Conditions: exactly four minutes before the start of the first rowing event, the first raindrops fell. The shower was short-lived, luckily, and the rain held off most of the day, and a bit of a tailwind came up, which helped to neutralize the head current, which was not inconsiderable. By evening when the NRF reunion was breaking up, a light but steady rain had set in while crews practiced for tomorrow's races. The rain is expected to be steady through the evening, but should taper off during the morning; fingers crossed.
As is row2k's custom, I'll let the results speak for themselves, and stick to the "news."
Minutes before the start of the event, which kicks off with the Sr. Vet Singles 70+ race, the starter did a quick memorial to Ted Sprague.
In the Champ 2x, Kent Smack and Brett Wilkinson have to be smarting after losing the event on buoy violations on their home course, ouch.
The Gentle Giant entry might have had the most snake-bitten row of the day - four buoy violations, three of them following a full crash into the Eliot Street Bridge, yow.
I think so, yeah, pretty sure, yes. Reunion of the day: person sees Michelle Guerette, says "Hey Michelle, how are you? Are you still rowing?" Good thing she is, or winning the Champ 1x would have been a lot harder.
Technology tricks of the day: the coxswain of a crew that was waiting to return to the docks whipped out a cellphone, called the coach, and said "We're in line to dock at Dock B; could you bring some slings?"
The Kent Mitchell crew that won the 50+ event had a bit of a scare; after running the course, they thought they had the best time based on what was posted - but the posted results showed them as a scratch for failure to register. Anyone who knows Kent knows it is unlikely he forgot to register; the HOCR folks figured it out, and the crew was granted the victory. As a testament to the fairness of the regatta, the winner before the registration was ironed out would have been Team Attager, which included HOCR chief Fred Schoch; well done all around.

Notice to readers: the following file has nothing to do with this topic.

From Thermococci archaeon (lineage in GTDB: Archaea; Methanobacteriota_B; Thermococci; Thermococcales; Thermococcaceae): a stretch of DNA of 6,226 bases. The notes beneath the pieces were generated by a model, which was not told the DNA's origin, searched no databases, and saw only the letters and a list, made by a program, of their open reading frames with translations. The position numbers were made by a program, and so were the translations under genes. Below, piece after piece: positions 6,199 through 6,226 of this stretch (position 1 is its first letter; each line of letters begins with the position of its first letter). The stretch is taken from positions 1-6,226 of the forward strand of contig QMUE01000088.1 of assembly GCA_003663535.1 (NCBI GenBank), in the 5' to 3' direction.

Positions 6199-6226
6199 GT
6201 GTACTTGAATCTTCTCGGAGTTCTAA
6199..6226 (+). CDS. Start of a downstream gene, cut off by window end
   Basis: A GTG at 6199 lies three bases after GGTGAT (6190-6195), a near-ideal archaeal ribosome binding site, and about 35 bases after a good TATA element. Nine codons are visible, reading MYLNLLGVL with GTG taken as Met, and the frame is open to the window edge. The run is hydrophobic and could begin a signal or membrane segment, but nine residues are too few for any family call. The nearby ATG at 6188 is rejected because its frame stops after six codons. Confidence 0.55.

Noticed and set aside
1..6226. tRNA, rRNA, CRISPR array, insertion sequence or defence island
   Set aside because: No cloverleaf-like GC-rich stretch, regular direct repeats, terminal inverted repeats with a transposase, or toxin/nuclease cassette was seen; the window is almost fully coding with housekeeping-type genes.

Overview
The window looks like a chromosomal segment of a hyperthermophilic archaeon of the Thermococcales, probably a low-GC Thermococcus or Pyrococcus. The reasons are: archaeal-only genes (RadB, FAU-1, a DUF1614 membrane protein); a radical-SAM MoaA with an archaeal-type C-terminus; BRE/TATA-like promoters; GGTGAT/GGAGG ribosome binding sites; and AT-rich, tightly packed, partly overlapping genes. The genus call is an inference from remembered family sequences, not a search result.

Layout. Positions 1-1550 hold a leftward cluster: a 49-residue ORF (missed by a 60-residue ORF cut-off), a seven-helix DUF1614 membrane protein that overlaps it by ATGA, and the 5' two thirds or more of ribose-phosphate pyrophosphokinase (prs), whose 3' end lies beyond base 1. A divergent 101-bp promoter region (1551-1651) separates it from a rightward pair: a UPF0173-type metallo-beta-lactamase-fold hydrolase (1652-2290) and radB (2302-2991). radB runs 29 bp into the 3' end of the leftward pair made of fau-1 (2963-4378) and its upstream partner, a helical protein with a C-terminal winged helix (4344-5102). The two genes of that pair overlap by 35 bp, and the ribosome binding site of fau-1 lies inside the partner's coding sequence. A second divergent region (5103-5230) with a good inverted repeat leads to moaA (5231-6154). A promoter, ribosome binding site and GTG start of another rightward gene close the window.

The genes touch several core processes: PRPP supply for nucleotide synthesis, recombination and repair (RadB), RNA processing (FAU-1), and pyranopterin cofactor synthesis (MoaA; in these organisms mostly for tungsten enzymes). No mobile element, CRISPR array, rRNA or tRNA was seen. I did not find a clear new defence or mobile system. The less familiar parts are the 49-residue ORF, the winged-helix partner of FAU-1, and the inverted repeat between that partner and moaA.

Masters and club eights - a lot of folks are taking up rowing late in life, which is truly great to see. We do have to work on the leaning away from the rigger thing, tho, although lots of crews do it equally in every seat, so I suppose it is a wash.
The club single was a burner; eight seconds from 1st to 5th.
Highest bow number of a winner today: bow 29, Univ. of Lousville, women's Club 8.
In the men's Champ 1x, international entries Itzok Cop and Mahe Drysdale mixed it up a bit going into the last turn; in the end it didn't matter, as Drysdale managed a win despite a 10" penalty.
The clash of the day had to be in the Champ 2x, as the Penn AC 2x, silver medalists in Gifu in the light double, clashed, stopped rowing, separated, clashed again, had to reach out and shove the bow of the other boat away (I missed the shot!), and finally disentangled themselves and got going. Oof.
Scratch that; the clash of the day was in the men's Club 1x, as Michael Boucher (I believe it was) took on the Eliot St bridge without success, FLIPPED, was helped back into his boat by the rescue team, and resumed rowing to finish the race.
Coxswain-rower exchange of the day: with about 600 meters to go, a coxswain was about to put the last consequential buoy of the course right under the port rigger, and let the crew know it was coming: "Excellent buoy coming up!" The reply from five-seat: "Nice!" That's more than most can say after 2.5 miles.
The fanclub of the day goes to Reilly Dampeer in the women's Champ 1x; her Eliot Bridge crew had a spotter, an airhorn, a whistle, a sheet sign, and five very "strong" voices.
HOCR 2005 by the numbers:
Boats rowing: 1,584
People rowing: 7.499
Volunteers helping: 1,175
States represented: 41 (including Alaska and Hawaii)
Countries represented: 14
International entries: 206 boats (13% of all entries), 928 athletes
Gender split: 47% women and 53% men
Entries turned away: over 50%
Course length: 3 miles (4,828 meters) upstream
Fastest course time: 13:59 (1997 Champ Eight, USRowing men)
Bridges to row under: 7
Race events: 26 categories, each having women and men
Charity monies raised by entrants: $62,000
Spectators: 250,000 anticipated
Year of first HOCR: 1965 (nearly 100 competitors, all singles)
Age known of oldest rower: 85, Stephen Richardson
Age known of youngest rower: 15, Megan Hooley, who competed with Natalie Eisermann in the youth 2x